Morphological characteristics were described and illustrated from ripe fruits and seeds, 100 unities each, sampled from all individuals collected. The unities were individually measured by using a digital caliper and weighed in analytical balance. Both mean and standard deviations were recorded. Illustrations were made with stereomicroscope and the scales were obtained in the same optical conditions.

Anatomical characteristics were described from the samples which were fixed and embedded in plastic resin (Gerrits & Smid 1983). The blocks were sectioned at 10 µm on a rotary microtome with steel knives type C. The sections were stained with Toluidine Blue 0.05% in acetate buffer with pH 4.7 (O'Brien et al. 1964). For the microchemical tests, the non-stained sections were submitted to specific dyes and/or reagents, such as Lugol solution (Jensen 1962) for starch; potassium dichromate (Gabe 1968) and aqueous solution of ferric chloride (Johansen 1940) for phenolic compounds; Phloroglucinol-HCl (Johansen 1940) for lignified walls; Ruthenium Red (Johansen 1940) for pectins; and Sudan IV (Pearse 1980) for lipids. The anatomical descriptions were taken from temporary slides assembled with distilled water and cover glass, which were examined under light microscope (Olympus BX 51). The anatomical records consisted of photomicrographs, with the scales obtained in the same optical conditions.



The fusion point of the hypanthium with the ovary wall delimits the free and the inferior portion of the ovary, and the apex of the superior portion of the ovary is projected around the basis of the style in a circular structure (figures 1 to 4). The indehiscent, fleshy globose berries are originated mainly from the development of the inferior portion of the ovary (figure 5). Early in the development, the fruits are brown to green, with the color often masked by dense indumentum. During the ripping, the fruit color changes to the characteristic jade-green. Ripped fruits do not have indumentum, they are thick and succulent 8.14 ± 0.52 mm of width, 6.23 ± 0.87 mm of height and 0.248 ± 0.043 g.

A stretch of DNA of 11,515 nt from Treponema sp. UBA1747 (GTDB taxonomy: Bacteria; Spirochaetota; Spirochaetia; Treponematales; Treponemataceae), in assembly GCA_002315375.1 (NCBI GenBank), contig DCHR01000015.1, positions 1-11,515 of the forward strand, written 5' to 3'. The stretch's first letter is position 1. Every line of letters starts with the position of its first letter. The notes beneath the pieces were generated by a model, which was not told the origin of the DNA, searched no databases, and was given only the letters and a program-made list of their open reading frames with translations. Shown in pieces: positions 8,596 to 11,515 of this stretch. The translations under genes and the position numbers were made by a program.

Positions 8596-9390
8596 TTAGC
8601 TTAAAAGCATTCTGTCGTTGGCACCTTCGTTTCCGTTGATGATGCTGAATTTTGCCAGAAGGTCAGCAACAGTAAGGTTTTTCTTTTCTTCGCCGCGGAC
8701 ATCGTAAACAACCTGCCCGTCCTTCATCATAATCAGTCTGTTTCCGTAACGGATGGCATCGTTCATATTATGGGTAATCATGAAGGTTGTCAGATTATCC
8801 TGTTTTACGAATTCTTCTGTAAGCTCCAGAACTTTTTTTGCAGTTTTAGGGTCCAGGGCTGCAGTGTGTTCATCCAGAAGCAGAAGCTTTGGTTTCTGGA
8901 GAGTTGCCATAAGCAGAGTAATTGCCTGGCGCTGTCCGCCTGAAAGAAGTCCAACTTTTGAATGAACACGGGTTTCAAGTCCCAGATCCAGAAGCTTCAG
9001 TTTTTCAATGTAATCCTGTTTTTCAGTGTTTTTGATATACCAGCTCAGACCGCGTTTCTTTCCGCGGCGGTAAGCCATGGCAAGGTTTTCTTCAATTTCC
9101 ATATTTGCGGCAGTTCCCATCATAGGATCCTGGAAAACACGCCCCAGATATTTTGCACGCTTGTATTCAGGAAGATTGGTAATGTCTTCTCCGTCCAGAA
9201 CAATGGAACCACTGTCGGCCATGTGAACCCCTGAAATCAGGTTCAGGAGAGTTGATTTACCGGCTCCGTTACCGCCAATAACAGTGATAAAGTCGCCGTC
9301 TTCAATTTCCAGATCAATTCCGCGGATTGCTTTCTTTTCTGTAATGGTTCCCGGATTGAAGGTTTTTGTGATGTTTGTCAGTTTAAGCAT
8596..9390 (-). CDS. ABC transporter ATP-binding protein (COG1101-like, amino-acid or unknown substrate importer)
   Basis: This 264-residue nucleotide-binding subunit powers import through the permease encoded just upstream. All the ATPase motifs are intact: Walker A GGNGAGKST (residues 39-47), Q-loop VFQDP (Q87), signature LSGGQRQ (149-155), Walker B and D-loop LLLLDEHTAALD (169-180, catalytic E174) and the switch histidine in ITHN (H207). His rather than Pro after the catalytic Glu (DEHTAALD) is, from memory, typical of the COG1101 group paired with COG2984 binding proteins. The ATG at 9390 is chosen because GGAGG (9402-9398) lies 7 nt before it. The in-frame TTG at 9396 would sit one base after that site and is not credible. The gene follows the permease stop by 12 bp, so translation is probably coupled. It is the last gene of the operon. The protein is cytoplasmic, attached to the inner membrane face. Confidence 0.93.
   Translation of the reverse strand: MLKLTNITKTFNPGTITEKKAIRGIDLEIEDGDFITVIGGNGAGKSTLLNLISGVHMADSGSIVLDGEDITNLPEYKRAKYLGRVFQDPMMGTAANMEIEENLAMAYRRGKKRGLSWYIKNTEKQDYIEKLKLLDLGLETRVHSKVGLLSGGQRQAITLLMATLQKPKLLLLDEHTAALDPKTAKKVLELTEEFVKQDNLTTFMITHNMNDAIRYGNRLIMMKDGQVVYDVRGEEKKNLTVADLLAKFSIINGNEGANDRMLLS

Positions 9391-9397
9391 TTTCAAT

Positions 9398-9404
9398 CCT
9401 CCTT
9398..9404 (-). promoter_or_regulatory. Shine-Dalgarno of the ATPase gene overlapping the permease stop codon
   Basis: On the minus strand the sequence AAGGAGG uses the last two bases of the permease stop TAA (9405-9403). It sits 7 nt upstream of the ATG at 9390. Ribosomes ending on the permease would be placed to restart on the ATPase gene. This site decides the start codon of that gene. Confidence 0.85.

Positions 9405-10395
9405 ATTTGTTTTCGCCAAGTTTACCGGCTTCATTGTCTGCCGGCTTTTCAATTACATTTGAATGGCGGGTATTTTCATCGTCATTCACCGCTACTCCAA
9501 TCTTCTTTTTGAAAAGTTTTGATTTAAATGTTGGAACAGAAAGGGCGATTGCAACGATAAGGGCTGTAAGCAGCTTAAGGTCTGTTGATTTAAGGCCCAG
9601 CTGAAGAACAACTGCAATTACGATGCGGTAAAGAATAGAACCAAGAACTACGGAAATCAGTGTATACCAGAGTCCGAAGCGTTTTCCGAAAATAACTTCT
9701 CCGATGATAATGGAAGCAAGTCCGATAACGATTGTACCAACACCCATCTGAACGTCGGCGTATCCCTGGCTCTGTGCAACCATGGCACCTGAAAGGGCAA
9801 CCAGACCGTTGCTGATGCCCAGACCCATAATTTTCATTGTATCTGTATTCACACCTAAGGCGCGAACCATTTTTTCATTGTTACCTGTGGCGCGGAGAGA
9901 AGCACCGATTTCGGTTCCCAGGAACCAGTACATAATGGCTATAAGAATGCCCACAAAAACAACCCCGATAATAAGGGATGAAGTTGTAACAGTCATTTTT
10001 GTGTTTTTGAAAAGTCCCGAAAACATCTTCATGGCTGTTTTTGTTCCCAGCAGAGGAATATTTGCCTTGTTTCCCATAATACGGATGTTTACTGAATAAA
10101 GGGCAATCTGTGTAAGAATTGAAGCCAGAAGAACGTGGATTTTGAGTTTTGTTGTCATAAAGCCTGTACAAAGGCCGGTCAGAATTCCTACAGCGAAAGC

Both longitudinal and cross sections of ovary and fruits showed similar anatomical characteristics, thus the anatomical descriptions are of middle cross-sections. We recognize three stages of development from ovary to mature pericarp, Immature-I, Immature-II and Mature, according with the anatomical structure of the pericarp. The pericarp is clearly differentiated, in all developmental stages, in exocarp, mesocarp and endocarp; the exocarp is developed from the outer epidermis of the hypanthium, the mesocarp is developed from the ground tissue of both the hypanthium and the ovary, and the endocarp is developed from the inner epidermis of the ovary (figures 6 to 9).

The Immature-I pericarp (figure 6) is similar to the ovary wall in structure and cell layers, except for the initial differentiation of sclereids in the mesocarp. The exocarp and the endocarp are unisseriated and the exocarp cells are covered with a thick and ornamented cuticle. Stomata and lignified trichomes are found only in the exocarp developed from the outer epidermis of the ovary inferior portion. The mesocarp is about 15-cell-layer thick, parenchymatous, with minute intercellular spaces. The vascular bundles are concentric, the 10 largest ones enveloped by a parenchymatous sheath. Druse crystal idioblasts are spread in the mesocarp, and also concentrated in the fruit apical portion and in the subepidermical inner layers. Idioblasts with phenolic-like compounds are observed mainly in carpels septa, in placental tissues, in vascular bundle, and in apical portion of the fruit.